Domestic manufacturers now represent roughly 50% of the Chinese market for industrial robots, up from 24% a decade ago, a market survey shows.
GGII, an automation and robot-focused information portal, published data yesterday, showing that this year, homegrown industrial robot producers have come to taken half of the domestic market.
Industrial robot sales at home totaled more than 300,000 units as of last week, when data was last available, says GGII.
The survey points out that the country overtook the United States in 2013 as the world’s largest consumer of industrial robot and has maintained this position ever since.
Whats’s more, according to the International Federation of Robotics, China’s massive investment in industrial robotics has put the country in the top ranking of robot density, surpassing the United States for the first time.
In 2021, leaders like Estun (埃斯顿) and Inovance (汇川技术) both crossed the 10,000-unit sales milestone.
In October 2023, Efort, an up-and-coming Chinese industrial robot maker, announced that its full-year shipment also exceeded 10,000 units, putting in the same league as Estun and Inovance.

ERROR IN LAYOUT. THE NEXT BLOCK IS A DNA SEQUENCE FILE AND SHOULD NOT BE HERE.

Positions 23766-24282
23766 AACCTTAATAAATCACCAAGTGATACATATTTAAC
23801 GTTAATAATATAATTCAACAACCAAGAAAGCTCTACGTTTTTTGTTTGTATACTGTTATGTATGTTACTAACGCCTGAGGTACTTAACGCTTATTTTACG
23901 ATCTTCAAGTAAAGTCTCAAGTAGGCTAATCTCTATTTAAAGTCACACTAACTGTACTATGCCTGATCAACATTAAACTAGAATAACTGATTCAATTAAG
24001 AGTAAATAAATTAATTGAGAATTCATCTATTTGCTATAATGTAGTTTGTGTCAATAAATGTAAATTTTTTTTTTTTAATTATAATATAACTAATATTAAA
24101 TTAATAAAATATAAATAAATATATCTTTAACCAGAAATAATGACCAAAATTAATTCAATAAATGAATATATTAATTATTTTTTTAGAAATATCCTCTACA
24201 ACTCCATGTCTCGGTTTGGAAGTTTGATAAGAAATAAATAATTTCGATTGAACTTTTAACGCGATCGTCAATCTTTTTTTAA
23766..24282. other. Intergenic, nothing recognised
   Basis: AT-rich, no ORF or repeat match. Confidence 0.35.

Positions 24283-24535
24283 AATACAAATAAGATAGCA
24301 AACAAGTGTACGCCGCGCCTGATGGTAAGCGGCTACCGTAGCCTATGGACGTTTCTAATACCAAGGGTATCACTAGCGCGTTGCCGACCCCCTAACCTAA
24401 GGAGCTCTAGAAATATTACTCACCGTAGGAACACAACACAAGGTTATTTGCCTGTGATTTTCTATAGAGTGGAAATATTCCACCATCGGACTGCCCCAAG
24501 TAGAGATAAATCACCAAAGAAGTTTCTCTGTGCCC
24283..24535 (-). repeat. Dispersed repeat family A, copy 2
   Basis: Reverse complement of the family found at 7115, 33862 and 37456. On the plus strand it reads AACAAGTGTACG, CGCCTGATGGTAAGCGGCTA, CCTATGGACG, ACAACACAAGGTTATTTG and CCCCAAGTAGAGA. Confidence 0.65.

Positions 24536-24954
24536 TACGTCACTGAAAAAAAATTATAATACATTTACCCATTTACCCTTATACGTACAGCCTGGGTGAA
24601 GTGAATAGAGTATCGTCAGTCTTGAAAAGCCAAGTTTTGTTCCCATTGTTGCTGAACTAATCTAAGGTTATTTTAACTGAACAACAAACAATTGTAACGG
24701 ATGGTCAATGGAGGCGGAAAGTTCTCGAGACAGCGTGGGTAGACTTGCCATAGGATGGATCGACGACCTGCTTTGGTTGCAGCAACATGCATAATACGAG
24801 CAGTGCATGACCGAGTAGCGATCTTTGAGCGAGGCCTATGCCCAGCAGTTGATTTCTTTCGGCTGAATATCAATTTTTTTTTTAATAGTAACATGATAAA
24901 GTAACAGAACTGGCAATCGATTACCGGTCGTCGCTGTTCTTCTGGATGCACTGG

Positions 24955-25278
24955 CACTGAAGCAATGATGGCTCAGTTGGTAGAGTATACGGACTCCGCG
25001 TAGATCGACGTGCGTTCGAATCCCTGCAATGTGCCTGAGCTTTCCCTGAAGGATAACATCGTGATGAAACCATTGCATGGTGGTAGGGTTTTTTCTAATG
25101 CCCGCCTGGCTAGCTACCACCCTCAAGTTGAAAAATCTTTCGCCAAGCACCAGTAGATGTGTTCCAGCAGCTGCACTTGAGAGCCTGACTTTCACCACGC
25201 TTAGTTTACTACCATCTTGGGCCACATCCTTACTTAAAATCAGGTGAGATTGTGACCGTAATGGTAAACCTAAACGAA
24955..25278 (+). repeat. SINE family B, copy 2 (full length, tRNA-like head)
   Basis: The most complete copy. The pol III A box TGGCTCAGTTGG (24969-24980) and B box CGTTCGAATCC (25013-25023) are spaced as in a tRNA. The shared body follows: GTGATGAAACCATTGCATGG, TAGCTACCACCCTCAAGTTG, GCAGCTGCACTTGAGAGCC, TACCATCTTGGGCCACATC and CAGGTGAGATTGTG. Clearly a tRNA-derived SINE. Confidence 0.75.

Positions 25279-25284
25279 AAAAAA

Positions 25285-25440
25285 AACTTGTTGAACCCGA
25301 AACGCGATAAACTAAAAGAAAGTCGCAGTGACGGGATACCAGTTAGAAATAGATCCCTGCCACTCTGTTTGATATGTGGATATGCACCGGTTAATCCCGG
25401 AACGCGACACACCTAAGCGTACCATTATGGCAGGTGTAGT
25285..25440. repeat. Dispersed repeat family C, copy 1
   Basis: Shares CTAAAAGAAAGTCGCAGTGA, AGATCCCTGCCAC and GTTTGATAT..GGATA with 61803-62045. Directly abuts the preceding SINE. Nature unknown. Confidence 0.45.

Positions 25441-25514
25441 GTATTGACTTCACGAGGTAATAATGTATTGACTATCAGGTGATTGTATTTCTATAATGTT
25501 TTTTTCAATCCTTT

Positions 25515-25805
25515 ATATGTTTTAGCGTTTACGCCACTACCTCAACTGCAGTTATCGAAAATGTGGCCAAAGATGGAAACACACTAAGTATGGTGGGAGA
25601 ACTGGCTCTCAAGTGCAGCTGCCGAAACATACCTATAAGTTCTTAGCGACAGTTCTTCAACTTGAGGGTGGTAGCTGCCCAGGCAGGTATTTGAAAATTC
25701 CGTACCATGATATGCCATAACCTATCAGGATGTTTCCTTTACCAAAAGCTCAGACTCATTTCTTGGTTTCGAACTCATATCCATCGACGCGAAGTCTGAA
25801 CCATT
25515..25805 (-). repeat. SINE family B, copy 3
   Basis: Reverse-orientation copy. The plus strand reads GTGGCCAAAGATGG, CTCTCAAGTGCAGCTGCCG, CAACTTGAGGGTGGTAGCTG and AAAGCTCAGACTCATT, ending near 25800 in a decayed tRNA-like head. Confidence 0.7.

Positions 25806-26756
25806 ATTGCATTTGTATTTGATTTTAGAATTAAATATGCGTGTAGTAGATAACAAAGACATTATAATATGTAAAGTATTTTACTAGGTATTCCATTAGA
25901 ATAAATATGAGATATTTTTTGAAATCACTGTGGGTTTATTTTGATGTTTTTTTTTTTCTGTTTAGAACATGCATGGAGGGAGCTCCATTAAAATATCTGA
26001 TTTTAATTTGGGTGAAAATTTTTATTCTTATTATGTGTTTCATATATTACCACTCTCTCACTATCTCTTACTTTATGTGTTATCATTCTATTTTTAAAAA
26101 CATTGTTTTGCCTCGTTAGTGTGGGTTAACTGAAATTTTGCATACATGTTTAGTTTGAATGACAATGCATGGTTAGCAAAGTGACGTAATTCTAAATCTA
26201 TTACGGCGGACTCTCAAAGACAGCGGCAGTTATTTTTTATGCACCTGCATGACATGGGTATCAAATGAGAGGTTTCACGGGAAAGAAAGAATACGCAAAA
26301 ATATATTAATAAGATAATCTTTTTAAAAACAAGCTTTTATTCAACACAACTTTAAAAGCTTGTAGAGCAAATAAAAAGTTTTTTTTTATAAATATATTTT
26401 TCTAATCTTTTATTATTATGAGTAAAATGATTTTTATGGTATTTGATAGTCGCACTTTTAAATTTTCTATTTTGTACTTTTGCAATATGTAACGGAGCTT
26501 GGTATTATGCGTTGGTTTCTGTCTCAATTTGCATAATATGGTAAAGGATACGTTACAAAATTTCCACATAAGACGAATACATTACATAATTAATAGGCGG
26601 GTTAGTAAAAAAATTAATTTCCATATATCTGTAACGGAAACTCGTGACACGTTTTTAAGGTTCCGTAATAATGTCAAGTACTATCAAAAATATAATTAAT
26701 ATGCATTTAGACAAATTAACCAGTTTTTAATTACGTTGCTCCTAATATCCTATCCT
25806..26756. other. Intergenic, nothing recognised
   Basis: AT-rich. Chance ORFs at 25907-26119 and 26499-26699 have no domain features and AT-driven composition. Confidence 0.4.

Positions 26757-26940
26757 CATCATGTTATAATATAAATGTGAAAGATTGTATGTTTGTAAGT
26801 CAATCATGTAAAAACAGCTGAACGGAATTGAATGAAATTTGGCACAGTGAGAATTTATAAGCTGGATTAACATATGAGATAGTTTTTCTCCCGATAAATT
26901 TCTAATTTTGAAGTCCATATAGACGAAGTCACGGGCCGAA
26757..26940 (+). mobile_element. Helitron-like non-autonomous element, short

The rise of China Inc in the realm of robotics is not just restricted to the category of industrial robotics.
An across-the-board expansion
Autonomous mobile robot and cobot segments also experienced a fast expansion.
In the period between 2014 and 2016, AMR startups sprang up in ever larger numbers.
In the years that ensued, the proportion of domestic players in China’s AMR industry held steady at 90%, with a CAGR of 40% and higher.
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The same pattern repeated itself in the domain of cobot. In 2018, Chinese cobot makers surpassed foreign rivals in terms of market share for the first time.
GGII data indicates that cobot builders operating in China now number over 70, with a sales volume exceeding 20,000 units.
Among them, domestic players account for about 85%.
In the ten years from 2013 to 2023, when cobot went from a fledgling innovation into a mature sector, the combined sales of cobot manufacturers in China grew by a CAGR of more than 60%.
The bulk of them are indigenous vendors, GGII says.